Devor grew impatient with the waiting and was gathering all his possessions when he saw smoke coming from the cottage and heard Banya’s shrill voice. He quickly placed the Ombré box into a bag on the horse’s back. “A new terror walks the land … new fear to conquer old.” The witch cackled. “Burning wood and fire brands … that I might be so bold.”
Banya was hanging from the rafters when he burst through the door. Strings stretched from a cross of wood in her hands to where the marionette made in the image of Demilune strutted through a miniature replica of the village on the floor below. A lighted firebrand clutched in the puppet’s hand fired each building as the dancing monster swept through the village. “Boiling water, flesh and bone … cut to flowing ink!” the witch chanted as the puppet set fire to each building. “The blood that pours to quench his thirst … is forever mine to drink!”
“No!” Devor screamed as the puppet holding the burning piece of wood strutted toward the tiny castle sitting on a chair to resemble the hill. “Andelka is locked in there! She will die!”
“Better for love to vanish in flames … than to slowly burn with time.” Banya replied. “Better you promise your box to me … for all things will be mine!”
She knew about the box he had carved!
Devor ran to the witch’s kitchen and came back with a large knife used to chop cabbage. He cut the strings of the marionette and it fell to the floor. Banya’s eyes popped out of the puppet and rolled across the floor and were taken by two mangy rats into a hole in the wall. Devor scooped up the eyeless marionette and ran with the bundle toward his horse. “You fool!” Banya cursed at him from the rafters and as she jumped to the floor. “There is more holding Andelka than just a room … a door with bars and stone! Return to me my strings of power … or you shall be alone!” She was on her hands and knees searching for her eyes as he mounted the horse.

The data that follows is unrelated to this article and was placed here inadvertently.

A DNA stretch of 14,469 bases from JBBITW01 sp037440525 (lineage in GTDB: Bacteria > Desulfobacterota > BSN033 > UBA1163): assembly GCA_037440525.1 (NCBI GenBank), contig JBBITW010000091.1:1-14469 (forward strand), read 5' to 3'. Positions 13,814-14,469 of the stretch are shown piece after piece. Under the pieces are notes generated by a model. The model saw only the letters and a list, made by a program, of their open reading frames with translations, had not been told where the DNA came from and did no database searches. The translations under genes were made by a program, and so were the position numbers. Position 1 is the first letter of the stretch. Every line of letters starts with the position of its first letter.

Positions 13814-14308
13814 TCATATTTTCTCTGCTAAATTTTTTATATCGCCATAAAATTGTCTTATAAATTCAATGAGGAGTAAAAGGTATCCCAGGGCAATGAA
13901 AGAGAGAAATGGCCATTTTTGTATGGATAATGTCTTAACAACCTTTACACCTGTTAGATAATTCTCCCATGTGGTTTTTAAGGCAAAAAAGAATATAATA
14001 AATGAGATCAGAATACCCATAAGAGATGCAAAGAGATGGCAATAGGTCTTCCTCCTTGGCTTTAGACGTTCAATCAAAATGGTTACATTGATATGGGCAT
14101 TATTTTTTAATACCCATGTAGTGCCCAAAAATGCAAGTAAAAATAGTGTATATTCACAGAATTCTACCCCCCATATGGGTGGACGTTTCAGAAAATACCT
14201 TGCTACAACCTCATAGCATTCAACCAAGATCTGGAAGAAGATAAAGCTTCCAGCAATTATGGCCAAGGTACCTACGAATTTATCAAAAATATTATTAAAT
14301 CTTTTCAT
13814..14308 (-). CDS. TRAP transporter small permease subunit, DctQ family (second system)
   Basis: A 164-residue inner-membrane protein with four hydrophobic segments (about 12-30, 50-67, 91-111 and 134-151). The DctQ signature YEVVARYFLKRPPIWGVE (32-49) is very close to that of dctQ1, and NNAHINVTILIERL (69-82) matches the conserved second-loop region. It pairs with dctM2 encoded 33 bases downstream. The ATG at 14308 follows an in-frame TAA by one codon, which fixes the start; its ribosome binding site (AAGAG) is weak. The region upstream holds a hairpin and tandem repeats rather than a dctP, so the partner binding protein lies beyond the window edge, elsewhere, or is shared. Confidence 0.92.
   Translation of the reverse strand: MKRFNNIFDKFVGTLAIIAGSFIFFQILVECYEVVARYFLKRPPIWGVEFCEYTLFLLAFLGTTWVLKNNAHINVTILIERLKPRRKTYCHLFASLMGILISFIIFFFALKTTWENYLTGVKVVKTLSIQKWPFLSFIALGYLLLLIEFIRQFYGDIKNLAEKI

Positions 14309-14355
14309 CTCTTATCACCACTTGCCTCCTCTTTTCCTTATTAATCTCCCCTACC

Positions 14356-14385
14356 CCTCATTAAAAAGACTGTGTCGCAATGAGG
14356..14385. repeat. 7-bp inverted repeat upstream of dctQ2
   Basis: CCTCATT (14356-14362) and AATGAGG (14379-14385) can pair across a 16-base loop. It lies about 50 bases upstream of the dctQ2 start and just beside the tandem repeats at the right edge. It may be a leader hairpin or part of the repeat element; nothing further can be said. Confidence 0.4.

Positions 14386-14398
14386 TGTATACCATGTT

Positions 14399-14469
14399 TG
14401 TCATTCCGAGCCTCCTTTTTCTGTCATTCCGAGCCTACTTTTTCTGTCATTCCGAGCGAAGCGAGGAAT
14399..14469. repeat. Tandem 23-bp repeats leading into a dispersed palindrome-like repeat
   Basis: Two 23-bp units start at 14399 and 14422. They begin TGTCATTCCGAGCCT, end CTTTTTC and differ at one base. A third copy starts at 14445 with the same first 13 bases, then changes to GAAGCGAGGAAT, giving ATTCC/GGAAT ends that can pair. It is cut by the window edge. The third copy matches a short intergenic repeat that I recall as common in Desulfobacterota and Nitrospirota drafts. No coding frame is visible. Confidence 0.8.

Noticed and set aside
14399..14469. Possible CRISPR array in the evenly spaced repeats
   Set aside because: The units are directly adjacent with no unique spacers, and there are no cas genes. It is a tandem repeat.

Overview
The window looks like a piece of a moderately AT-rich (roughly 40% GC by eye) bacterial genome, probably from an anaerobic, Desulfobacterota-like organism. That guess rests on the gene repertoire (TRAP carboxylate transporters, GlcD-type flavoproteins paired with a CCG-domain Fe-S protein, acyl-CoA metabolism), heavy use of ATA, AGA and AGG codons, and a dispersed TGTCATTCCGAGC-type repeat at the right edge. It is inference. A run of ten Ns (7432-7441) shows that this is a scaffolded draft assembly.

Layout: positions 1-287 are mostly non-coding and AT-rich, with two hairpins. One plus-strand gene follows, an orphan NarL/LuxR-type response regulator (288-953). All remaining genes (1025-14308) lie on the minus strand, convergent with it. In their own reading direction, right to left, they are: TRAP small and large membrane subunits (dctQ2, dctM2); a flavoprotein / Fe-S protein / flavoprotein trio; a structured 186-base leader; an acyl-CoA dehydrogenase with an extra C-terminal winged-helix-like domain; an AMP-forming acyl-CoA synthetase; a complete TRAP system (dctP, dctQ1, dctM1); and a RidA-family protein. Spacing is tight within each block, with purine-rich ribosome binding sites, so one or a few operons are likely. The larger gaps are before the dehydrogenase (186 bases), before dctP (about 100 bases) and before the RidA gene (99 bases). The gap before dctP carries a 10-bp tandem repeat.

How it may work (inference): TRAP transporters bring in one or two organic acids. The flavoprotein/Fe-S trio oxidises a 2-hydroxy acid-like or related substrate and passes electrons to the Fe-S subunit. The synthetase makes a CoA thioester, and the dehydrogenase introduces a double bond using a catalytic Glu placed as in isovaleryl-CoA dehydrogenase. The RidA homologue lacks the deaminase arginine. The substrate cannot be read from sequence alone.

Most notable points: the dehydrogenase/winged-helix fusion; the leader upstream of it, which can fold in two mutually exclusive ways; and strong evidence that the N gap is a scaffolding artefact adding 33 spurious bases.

Devor could still hear the witch’s screams as he rode away … a glow on the horizon told him that indeed his ravaged homeland, that had just been rebuilt, was once again becoming ash.
The village was a raging inferno when Devor galloped into the town square. Demilune’s soldiers were running in all directions fleeing for their lives. Devor noticed the murderous Hun Warlord that everyone had called Half Moon lying in the village square where the Zivot tree had once stood; he was burned almost beyond recognition. Devor turned and thundered up the winding road to the castle. Hungry flames were already licking the walls He fought his way through smoke and flames and forced the horse to climb the winding stairs that led to the highest tower. The entire stone structure was becoming hot like an oven. Suddenly he could hear Andelka’s anguished cries coming from behind an iron door. “Help me!” she screamed. Devor jumped from the horse and beat on the door but it was locked and wouldn’t budge.
“I can’t get inside to save you!” he lamented as he collapsed outside the heavy door.
“Devor is that you?” Andelka’s voice came from behind the door. “I knew that you would come for me!”
“I fear I am too late!” he said. “But I will never leave you. Where ever the smoke and flames take you there I will go too.”